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Concerns about potential adverse effects, studies that show limited efficacy, and guidance about treatment protocols resulted in hydroxychloroquine becoming this week's top trending clinical topic. Hydroxychloroquine, an antimalarial drug, is one of several unproven agents that have been investigated for the potential to prevent or reduce severity and duration of COVID-19 infection.
As of April 30, 155 randomized clinical trials were listed on clinicaltrials.gov exploring the use of hydroxychloroquine or chloroquine for COVID-19 prophylaxis in more than 85,000 healthy individuals. However, many of these trials do not include ECG assessment to either exclude people at high risk of developing a cardiac arrhythmia or to identify patients who develop a dangerous QTc interval during use of hydroxychloroquine. Two studies released on May 1 provided further evidence of the risk for serious arrhythmias.
A study from Boston of 90 patients with confirmed COVID-19 treated with hydroxychloroquine found that 23% had notable prolongation of QTc intervals. One of the patients developed torsades de pointes following treatment with a combination of hydroxychloroquine and azithromycin. The second study, which was from France, found that 37 of the 40 patients (93%) with COVID-19 treated with hydroxychloroquine had some increase in QTc interval, but none of the patients developed an identified ventricular arrhythmia.
Elsewhere, a study of 150 hospitalized adults in China found that hydroxychloroquine does not help clear the SARS-CoV-2 virus or relieve the symptoms of COVID-19. Experts caution, however, that because of confounders, the trial does not definitively answer whether the drug can benefit such patients. The findings of the Chinese researchers were echoed by results of a retrospective study of Veterans Affairs patients hospitalized with COVID-19, which showed that hydroxychloroquine with or without azithromycin did not reduce the risk of requiring mechanical ventilation. It also found an increased risk for death associated with the administration of hydroxychloroquine alone.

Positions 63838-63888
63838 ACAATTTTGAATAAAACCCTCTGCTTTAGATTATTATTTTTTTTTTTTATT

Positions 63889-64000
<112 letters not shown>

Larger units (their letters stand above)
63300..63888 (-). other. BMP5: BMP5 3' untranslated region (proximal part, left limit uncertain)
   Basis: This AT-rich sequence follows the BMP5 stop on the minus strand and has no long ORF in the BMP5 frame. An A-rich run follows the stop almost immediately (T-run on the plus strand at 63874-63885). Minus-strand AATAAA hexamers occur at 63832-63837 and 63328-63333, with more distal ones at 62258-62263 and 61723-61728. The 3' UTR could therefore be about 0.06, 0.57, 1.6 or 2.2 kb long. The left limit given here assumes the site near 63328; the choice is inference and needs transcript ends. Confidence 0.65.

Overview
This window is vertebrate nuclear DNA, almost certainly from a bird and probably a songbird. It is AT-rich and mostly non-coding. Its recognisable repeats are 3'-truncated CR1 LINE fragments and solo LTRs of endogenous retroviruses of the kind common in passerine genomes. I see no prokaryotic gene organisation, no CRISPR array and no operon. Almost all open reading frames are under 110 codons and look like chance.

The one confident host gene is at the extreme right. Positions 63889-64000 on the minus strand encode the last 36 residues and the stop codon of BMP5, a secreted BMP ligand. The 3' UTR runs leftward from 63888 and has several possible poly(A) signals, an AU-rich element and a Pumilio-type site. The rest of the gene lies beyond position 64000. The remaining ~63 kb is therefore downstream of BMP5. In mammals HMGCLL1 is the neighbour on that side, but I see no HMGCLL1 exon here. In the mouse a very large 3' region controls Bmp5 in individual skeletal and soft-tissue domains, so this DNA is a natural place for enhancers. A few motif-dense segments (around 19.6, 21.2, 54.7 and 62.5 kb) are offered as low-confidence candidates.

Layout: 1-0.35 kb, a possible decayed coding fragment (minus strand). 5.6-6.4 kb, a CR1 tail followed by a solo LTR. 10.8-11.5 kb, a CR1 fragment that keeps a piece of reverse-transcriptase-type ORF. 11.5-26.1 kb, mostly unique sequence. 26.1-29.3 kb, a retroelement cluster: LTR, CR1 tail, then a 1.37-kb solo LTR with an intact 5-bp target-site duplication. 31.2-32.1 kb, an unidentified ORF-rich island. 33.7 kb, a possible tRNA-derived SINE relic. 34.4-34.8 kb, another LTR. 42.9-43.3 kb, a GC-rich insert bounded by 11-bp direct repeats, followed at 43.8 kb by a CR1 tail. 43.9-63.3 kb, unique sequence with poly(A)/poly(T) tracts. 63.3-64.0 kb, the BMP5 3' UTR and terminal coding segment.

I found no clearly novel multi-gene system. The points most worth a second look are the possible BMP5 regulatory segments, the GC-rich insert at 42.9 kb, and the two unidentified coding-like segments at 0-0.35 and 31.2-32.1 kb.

In late April, the US Food and Drug Administration (FDA) released a communication that stated "the FDA is aware of reports of serious heart rhythm problems in patients with COVID-19 treated with hydroxychloroquine or chloroquine, often in combination with azithromycin and other QT-prolonging medicines. We are also aware of increased use of these medicines through outpatient prescriptions." The agency reiterated that treatment with hydroxychloroquine and chloroquine in patients with COVID-19 should occur only in a hospital and when participation in a clinical trial is "not available" or "not feasible."
As a result, hospitals in the United States have begun incorporating that guidance into their treatment protocols. While some had already taken a cautious approach to the drug's use, others changed their approaches on the basis of the FDA's guidance.
As the potential role—or lack of a role—of hydroxychloroquine in the treatment and prevention of COVID-19 becomes clearer with further investigation, it is likely to remain a subject of great interest.
Read more about investigational drugs and therapies used in treating COVID-19.
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Cite this: Ryan Syrek. Trending Clinical Topic: Hydroxychloroquine - Medscape - May 22, 2020.